Draisaitl ended up with a goal and three assists, extending his point streak to three games (seven points during that span).

He wasn’t the only Oilers player to raise some eyebrows, and actually, the other two starring members were a lot more surprising. Mark Letestu seemed to make the early difference with two power-play goals, while low-scoring defenseman Adam Larsson found the net twice, including on the game-winner.

Phew, that’s a lot to absorb, right? This video captures the wildest scoring stretch of that period, even if there would be more:

While Connor McDavid hasn’t been bad, he’s been quiet – by his lofty standards – so far in the Oilers’ run, and that was mostly true on Wednesday. He ended up with a mere secondary assist in this one,

Yet, that might just be part of the good news for the Oilers. They advanced after McDavid had spotty series against the Sharks, and they just gave the Ducks their first postseason loss of 2017 with Draisaitl and others stealing the headlines.

Things got nasty at the end of this game, with key Ducks such as Ryan Getzlaf being prominently involved. Such moments make it clear that Anaheim isn’t likely to bow out of this one easily (and perhaps not gracefully?) but that should only make for a captivating Game 2.

That Game 2 airs Friday at 10:30 p.m. ET on NBCSN; you can watch online or via the NBC Sports App. Click here for the livestream link.

Keep an eye on Oilers’ Slepyshev (the Ducks certainly should)

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The breaks and breakaways frequently went the Edmonton Oilers’ way as they eliminated the San Jose Sharks in Game 6 of their first-round series. Those results have been more of a mixed bag for Edmonton against the Anaheim Ducks in Game 1 tonight, though.

Anton Slepyshev is a great example of those ups and downs.

In Game 6 against the Sharks, Slepyshev used his speed to score a breakaway tally that ended up being the game-winner. (See here for those friendly breakaways.)

Slepyshev’s been burning the Ducks with his speed on Wednesday, but the Oilers have been burned in the process. For one thing, John Gibson turned aside this big chance shortly after Ryan Getzlaf gave Anaheim a 1-0 lead:

Later on in that same second period, Slepyshev got a step on the Ducks defense again. This time, he didn’t just fail to score; he took a goalie interference penalty for bumping Gibson.

With Ryan Nugent-Hopkins being among those hitting posts, it might feel like it’s all against the Oilers this time around, but crossbars/postsanother theme from Edmonton’s Game 6 win vs. San Jose – have more or less balanced out.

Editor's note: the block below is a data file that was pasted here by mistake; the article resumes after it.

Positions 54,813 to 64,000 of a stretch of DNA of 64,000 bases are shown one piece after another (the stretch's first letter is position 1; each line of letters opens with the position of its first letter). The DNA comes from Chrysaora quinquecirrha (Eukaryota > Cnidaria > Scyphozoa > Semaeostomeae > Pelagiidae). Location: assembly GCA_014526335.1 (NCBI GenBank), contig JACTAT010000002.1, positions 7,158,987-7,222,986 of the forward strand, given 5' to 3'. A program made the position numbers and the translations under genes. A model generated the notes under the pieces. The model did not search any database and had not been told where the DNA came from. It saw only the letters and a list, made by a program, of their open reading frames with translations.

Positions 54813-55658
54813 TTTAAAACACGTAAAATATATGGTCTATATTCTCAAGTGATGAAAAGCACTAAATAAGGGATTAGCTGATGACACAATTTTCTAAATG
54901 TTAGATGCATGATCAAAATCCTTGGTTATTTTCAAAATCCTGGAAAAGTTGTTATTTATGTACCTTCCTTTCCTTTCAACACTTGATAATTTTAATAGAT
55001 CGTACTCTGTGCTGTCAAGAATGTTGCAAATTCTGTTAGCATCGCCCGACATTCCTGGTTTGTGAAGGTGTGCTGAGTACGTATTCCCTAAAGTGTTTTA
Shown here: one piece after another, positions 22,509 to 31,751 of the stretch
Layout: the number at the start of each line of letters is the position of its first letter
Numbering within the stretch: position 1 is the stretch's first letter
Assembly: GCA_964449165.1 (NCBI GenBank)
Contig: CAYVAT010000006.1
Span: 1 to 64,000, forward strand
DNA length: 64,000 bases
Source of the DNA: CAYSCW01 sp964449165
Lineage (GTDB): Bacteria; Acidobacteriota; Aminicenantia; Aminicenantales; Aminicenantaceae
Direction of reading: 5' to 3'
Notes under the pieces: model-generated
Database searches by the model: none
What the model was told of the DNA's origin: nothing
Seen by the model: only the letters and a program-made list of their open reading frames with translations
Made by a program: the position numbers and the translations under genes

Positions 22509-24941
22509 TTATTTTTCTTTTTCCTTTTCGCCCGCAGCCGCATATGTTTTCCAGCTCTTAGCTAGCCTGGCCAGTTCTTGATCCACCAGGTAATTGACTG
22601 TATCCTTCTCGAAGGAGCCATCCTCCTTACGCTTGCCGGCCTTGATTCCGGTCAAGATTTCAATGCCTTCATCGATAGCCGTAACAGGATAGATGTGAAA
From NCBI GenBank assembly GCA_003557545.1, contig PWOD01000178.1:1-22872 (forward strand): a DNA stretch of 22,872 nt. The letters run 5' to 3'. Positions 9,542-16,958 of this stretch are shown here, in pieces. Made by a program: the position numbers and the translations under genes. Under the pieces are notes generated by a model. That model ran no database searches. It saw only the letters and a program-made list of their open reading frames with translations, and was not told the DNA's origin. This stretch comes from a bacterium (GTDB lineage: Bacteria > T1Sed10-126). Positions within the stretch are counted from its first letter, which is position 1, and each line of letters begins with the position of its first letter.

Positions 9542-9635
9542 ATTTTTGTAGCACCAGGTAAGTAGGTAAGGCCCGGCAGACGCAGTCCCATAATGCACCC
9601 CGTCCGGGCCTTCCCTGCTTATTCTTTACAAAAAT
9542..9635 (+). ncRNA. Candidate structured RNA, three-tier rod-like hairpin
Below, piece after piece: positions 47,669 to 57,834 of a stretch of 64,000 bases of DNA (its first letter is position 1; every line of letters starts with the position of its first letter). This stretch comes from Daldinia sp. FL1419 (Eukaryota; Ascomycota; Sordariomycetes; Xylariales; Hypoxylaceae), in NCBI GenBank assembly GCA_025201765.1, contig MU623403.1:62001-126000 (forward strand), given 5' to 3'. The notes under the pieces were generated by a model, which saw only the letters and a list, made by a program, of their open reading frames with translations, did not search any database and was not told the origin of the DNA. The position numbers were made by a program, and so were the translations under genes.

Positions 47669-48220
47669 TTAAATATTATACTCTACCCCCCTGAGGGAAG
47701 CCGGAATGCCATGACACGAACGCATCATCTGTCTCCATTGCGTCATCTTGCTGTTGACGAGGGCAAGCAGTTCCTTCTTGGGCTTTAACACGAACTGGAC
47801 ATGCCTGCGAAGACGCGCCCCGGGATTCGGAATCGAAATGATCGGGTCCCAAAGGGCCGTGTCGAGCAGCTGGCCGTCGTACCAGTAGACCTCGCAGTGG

And, one break really went Edmonton’s way: a Ducks defender broke his stick on the Oilers’ 5-on-3 opportunity, opening the door for a crucial Mark Letestu goal:

The end result is a 1-1 tie, but give the Oilers credit for not getting rattled. If Slepyshev can keep up his efforts, his speed could be a factor in a series that looks like it could be a real tug-o-war.

Jake Allen takes blame for Predators’ game-winner vs. Blues

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Let’s be honest: the St. Louis Blues owe a lot to Jake Allen‘s work against the Minnesota Wild in that first-round series.

He probably bought himself a significant amount of goodwill for that outstanding work, but Allen isn’t resting on his laurels. He admitted that “a little mistake by me cost” the Blues the 4-3 decision against the Predators, leaving St. Louis down 1-0 to Nashville.

The goal in question was Vernon Fiddler‘s unlikely 4-3 tally, which came after an unsuccessful poke check attempt by Allen:

Now, to be fair, that wasn’t even the only failed poke check that turned into a goal, as Pekka Rinne also got beat after making such an attempt:

Then again, Allen is wise to score points with teammates for taking the blame. As far as his team, head coach Mike Yeo believes that it was the second period that really made the difference.

Regardless, Allen and the Blues hope to carry over the momentum from their third-period dominance in Game 1 to Game 2 to tie the series 1-1.

That contest airs on NBCSN at 8 p.m. ET on Friday. (You can also watch online and via the NBC Sports App; here’s the livestream link.)